Written by Martin Hodgson
In the world of custom motorcycles, perhaps the only thing as interesting and as eclectic as the machines themselves are the people who build, buy and ride them. A more diverse group you are unlikely to find, and one of the leading characters who manages to still stand out in such a crowd is Mr Krautmotors. Rolf Reick to his parents, the head honcho of Germany’s Krautmotors. From organising events to building electric drag bikes – he’s done it all. Now the man with the big personality has built a special bike to match his changing moods; by the end of the year it’ll have worn at least five sets of clothes. It’s a BMW R nineT called ‘Little go Beep’ that can transform from cafe racer to tracker in the blink of an eye.
For those regular readers of Pipeburn you’ll know Rolf as the owner of an incredible 1937 BMW R5 drag bike that he built as he tells it “to take part in a race I invented a few years ago and organise ever since. The race is called ‘Starr Wars’ – a sprint race solely for bikes with rigid frames.” Its all part of the Sultans of Sprint travelling circus that works its way across Europe each summer; but it turns out racing just one bike wasn’t enough for our man Rolf. So to compete in the hotly contested ‘Factory Class’ races, a helping hand from BMW saw this 2017 model in his shop.
But while sitting in the Krautmotors HQ he had a genius idea, “There will be five races this year and during every race the bike will be presented in a different design and look. Not just in a different colour, but also with a different Monocoque.” Rolf continues, explaining the rationale. “To have something different for each day and mood, just like you can change your pants you can put on a different Monocoque on the bike to create a different look. The goal was to be able to do this fast and without mechanical skills.”
[superquote]“There will be five races this year and during every race the bike will be presented in a different design and look.”[/superquote]
With the new BMW on the shop lift Rolf had his mind on keeping costs down and that meant making as few modifications as possible to bikes basic architecture. The one change that had to be made was to fabricate a smaller subframe so the full range of designs planned would fit. From the top of the centre-post back a shorter and narrower piece now provides the tail end support. It was also decided that the factory airbox would remain in place and each design could show off as much of the mechanical package as best fit the brief.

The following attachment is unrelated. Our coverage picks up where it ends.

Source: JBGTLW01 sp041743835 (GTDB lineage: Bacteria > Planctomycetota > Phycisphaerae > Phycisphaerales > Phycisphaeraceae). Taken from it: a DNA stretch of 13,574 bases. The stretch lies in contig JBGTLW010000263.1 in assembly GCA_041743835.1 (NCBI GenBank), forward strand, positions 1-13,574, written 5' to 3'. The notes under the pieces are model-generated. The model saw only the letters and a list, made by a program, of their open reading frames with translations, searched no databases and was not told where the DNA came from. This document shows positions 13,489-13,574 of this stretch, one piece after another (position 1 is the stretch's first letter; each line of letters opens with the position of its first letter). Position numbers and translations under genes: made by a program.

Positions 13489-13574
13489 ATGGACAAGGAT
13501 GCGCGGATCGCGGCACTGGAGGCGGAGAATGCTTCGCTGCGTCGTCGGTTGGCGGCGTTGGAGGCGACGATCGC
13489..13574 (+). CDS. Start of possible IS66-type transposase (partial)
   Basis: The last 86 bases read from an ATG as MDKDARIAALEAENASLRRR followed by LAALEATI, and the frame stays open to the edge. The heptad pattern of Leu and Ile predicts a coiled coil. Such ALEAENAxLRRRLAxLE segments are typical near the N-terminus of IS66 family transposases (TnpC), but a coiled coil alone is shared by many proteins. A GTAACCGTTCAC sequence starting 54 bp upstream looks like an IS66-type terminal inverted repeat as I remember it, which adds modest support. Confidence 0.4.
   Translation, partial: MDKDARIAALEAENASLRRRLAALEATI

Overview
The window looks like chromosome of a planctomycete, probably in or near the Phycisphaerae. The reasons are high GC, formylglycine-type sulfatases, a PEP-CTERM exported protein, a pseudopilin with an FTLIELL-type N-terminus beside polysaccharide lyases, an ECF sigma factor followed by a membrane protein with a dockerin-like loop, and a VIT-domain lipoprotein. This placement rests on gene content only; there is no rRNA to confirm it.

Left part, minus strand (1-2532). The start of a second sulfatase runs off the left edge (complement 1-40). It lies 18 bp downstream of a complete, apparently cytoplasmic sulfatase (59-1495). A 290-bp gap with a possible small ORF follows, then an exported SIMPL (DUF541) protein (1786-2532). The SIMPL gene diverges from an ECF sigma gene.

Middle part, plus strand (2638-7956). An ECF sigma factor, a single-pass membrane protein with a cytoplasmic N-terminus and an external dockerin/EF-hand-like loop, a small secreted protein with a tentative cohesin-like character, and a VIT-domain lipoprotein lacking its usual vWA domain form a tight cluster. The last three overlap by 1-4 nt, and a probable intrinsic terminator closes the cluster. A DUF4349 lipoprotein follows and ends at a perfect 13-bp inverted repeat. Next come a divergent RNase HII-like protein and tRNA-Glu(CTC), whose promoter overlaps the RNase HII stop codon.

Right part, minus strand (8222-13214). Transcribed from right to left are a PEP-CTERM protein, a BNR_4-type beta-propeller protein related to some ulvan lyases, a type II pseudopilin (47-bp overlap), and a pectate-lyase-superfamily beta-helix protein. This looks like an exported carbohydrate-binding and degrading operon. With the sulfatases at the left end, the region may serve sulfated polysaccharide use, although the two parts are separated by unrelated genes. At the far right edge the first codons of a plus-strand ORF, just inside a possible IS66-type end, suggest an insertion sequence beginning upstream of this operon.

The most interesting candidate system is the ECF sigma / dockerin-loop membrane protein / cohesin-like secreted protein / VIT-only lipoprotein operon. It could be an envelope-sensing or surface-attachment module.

The initial Monocoque Rolf chose to create for the first round of the racing season at Monza was the modern tracker interpretation. With the top of the gas tank featuring a long smooth curve towards the rear and classically styled knee dents it takes on a Norton Commando like aesthetic. But start to move down the sides and the covers take on a geometric shape that infuses the old and the new. Even the details mix things up with the exposed air intake of the modern fuel injected lump contrasted by the very classic Monza filler cap.
Moving rearward the tail-piece that maintains its connection to the tank cover has a very new bike appeal, the tracker lines are certainly there but they aren’t without the influence of the edgy KTM RC8. But the traditional is never too far away with the side number plates and front piece, both a perfect tip of the cap to flat track racing and just the right place for Rolf’s race number. The front forks move things back to the future with the blade like covers disguising the conventional suspension design.
Firing Little go Beep down the Monza 1/8th mile is the ever reliable BMW boxer engine with 110hp on tap. But in a 200m dash as run in the Sultans of Sprint series its torque that triumphs and a factory figure of 116nm puts it on par with a modern Honda Fireblade Superbike at half the rpm. To gain more top end performance and reduce weight a beautiful stainless steel exhaust has been fitted up with a slash cut carbon end can from Edelweiss Motorsport.
For the Spa round of the racing series, the single piece white bodywork with Italian flag accents comes off with just a few bolts, lifting with it the black leather seat with white stitching. Then just as easily as it was removed goes on the second incarnation of the year with a Cafe Fighter style Monocoque design now gracing the BMW chassis. Some probing by Pipeburn’s own Marlon Slack also got Rolf thinking about a production run of kits, “it would certainly be a great idea and in my opinion the custom market could use something like that.”
Just what the next transformation of the Little go Beep racer will be is anyone’s guess, the only limitation the imagination of Mr Krautmotors’ mind. But even an insight into his company’s name gives a clue that it could be anything. “It was actually more of a joke to be honest. Back in the day, the Germans took Sauerkraut with them when they travelled by sea as a source of vitamin C. Then during WWII the Americans called the Germans Krauts, and I thought it would be funny to partly use that name. I kind like to joke a bit about myself sometimes, that’s why I integrated that name.” So don’t rule out even the craziest idea from the man who brings a hell of a lot of fun and personality to a scene in which he plays an important role.